Thursday, December 3, 2015

At the Right Place at the Right Time: Meet the Fonkerts

You had to be there.

You have to make your own luck.

Would you believe that a Google search for "make your own luck" returns 322,000 hits?

What does all this have to do with genealogy?  Well, sometimes you have to prepare to be lucky, and sometimes, you just have to be there.

Back in the olden days, before I knew anything about FamilySearch or, I had some amazing luck. On my family's first European trip in 1993, I had the most memorable family heritage day of my life. I had been in touch with a 2nd cousin in New Jersey, who had shared a copy of a family history that said that, going back to the 1600s, Dirck Adriaensz Fonckert (yes, with a "c") had lived just outside the town of Westmass in Zuid Holland.*  That's South Holland in the Netherlands. I was prepared -- at least a bit.

Westmaas is on an island in the Rhine delta called de Hoekse Waard, just a few miles south of Rotterdam. We crossed under the river (through a tunnel) and came to the exit off the A29 freeway for Klaaswaal -- another town that appeared in the Fonckert history. A left, and a right, and another left brought us to the corner of Oud Cromstrijendijk and Molendijk. When I pulled off the road to get my bearings, my wife pointed up at a sign on the building on the corner: "Fonkert Technoservice." Klaaswaal is less than two miles from Westmaas. I thought, this must be my family! (O.K., the sign in the photo does not say "Technoservice," but I'm pretty certain the sign at the corner of the building did say Fonkert Technoservice; it was was a small electronics shop.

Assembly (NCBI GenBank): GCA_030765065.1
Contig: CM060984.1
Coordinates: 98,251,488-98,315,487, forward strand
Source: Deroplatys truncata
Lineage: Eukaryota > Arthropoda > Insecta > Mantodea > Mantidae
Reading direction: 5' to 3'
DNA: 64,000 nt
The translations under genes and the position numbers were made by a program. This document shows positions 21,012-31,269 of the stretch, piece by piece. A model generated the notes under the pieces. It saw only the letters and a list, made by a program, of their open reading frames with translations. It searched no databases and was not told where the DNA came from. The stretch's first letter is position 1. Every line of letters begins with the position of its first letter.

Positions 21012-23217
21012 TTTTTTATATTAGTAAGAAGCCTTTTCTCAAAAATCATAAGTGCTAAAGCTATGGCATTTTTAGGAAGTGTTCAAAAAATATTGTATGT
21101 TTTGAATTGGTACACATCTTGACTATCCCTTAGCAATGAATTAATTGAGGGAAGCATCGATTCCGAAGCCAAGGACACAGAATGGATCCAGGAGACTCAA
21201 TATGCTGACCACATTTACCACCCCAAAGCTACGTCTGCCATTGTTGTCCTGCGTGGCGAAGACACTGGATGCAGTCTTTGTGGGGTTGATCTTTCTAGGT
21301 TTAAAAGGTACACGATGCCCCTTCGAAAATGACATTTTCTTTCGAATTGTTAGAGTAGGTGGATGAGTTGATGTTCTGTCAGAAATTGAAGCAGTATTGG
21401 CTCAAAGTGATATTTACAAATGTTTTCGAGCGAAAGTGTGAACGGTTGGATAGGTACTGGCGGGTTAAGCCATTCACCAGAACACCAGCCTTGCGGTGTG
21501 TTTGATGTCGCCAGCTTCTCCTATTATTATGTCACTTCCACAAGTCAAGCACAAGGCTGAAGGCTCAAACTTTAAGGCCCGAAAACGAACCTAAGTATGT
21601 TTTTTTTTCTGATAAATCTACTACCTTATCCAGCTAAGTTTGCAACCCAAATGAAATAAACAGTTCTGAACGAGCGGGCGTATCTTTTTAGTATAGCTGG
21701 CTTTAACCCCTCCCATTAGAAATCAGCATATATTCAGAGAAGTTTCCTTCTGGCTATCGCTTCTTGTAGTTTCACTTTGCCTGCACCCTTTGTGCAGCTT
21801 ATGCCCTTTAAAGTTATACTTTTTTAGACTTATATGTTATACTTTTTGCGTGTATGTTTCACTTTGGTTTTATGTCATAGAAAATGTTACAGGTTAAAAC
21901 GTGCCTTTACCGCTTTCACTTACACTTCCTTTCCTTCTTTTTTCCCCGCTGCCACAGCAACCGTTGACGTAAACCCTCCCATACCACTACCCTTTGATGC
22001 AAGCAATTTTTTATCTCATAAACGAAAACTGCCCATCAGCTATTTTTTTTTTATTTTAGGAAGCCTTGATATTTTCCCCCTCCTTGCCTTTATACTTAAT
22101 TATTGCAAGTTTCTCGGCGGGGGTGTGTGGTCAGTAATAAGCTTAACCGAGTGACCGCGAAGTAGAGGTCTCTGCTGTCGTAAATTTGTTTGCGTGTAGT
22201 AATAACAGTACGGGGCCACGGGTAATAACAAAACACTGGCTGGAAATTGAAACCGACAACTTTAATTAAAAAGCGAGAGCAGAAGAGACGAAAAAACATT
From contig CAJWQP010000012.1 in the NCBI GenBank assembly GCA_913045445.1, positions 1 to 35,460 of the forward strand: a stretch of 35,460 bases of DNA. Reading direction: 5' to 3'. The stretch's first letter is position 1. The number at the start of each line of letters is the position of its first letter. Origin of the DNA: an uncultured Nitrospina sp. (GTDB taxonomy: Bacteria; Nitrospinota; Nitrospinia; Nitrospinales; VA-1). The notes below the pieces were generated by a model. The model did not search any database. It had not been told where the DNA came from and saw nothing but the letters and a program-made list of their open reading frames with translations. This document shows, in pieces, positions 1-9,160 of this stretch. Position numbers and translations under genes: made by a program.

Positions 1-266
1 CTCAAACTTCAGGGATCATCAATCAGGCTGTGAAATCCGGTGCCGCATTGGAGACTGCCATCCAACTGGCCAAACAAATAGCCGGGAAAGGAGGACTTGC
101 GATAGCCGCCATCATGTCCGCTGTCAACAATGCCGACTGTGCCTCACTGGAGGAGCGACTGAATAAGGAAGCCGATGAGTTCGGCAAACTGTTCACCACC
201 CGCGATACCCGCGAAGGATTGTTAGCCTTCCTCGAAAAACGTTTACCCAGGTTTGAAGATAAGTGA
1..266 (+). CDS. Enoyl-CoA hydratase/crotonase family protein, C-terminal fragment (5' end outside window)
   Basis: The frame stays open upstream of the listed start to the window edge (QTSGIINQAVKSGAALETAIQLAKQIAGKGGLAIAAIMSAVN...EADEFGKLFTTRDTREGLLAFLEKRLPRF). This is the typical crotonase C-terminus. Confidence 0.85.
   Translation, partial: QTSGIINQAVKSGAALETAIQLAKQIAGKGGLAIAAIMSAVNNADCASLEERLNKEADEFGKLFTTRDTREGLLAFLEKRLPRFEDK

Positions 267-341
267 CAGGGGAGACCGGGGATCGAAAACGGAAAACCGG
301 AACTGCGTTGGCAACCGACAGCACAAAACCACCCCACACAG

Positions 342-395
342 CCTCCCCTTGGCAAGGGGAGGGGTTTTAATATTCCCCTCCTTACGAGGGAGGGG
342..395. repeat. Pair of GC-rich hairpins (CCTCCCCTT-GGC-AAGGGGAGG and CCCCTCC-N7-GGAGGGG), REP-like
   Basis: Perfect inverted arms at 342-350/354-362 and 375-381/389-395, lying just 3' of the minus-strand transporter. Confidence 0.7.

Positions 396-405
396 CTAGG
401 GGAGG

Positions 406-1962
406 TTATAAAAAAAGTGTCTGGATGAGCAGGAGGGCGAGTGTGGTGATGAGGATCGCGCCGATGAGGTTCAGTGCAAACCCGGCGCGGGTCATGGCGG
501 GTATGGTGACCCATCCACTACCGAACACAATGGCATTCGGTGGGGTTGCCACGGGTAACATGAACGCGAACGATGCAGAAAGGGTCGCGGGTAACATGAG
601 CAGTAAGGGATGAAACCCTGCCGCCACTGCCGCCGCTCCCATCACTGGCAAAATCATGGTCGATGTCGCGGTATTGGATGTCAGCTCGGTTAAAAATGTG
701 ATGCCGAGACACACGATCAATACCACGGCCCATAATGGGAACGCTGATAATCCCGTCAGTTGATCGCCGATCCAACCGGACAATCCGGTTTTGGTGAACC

A short (actually, rather small) man was just locking up. I jumped out and accosted him (so it must have seemed to him), pointed up at the sign, and then pointed back at myself and said, "Fonkert aus America" (yes, that was German; I knew no Dutch). I swear, he nearly fell over in surprise. Language was no barrier. Rokus gestured for me to follow him. He led me a couple of doors down the street, entered a "Fonkert" bicycle shop, walked through, and passed through another door that opened into his home.

He pulled down a three-ring binder off a shelf above the couch. It was a lengthy Fonkert  family history (not the one I received from my cousin). I scanned through the notebook, but did not recognize any family connection. Language was now becoming a problem, so Rokus called his daughter, who came over to help translate. I don't remember a lot else, but I left with the name and address of the nephew of Rokus who had done the family history.

We ran out of time to track down the nephew, but after our return home and an exchange of letters we determined that the nephew and I are 9th cousins. That's a completely un-close relationship, but we were both Fonkerts! We have since had the pleasure of visiting Pieter Pot and his parents in 's-Gravendeel.

I must tell you that a good friend who can not resist a good joke likes to tell this story for me, but in his version the Fonkert Technoservice sign translates to mean "no parking." And, to be honest, I do think I was probably illegally parked.

Quite a day, but this was just the beginning of my good luck. I was in the right place at the right time, and there was more genealogical good fortune around the corner -- which means there is another blog post coming next week.

* At left, is an illustration of the Fonckert wapen, or arms from Dr. N. Vels Heijn and F. M. Vels Heijn-van der Kolk, Kwartierstaat Fonkert-Steehouwer, 1982. A condensed English version was given me by Phyllis Good (deceased) of Butler, New Jersey.

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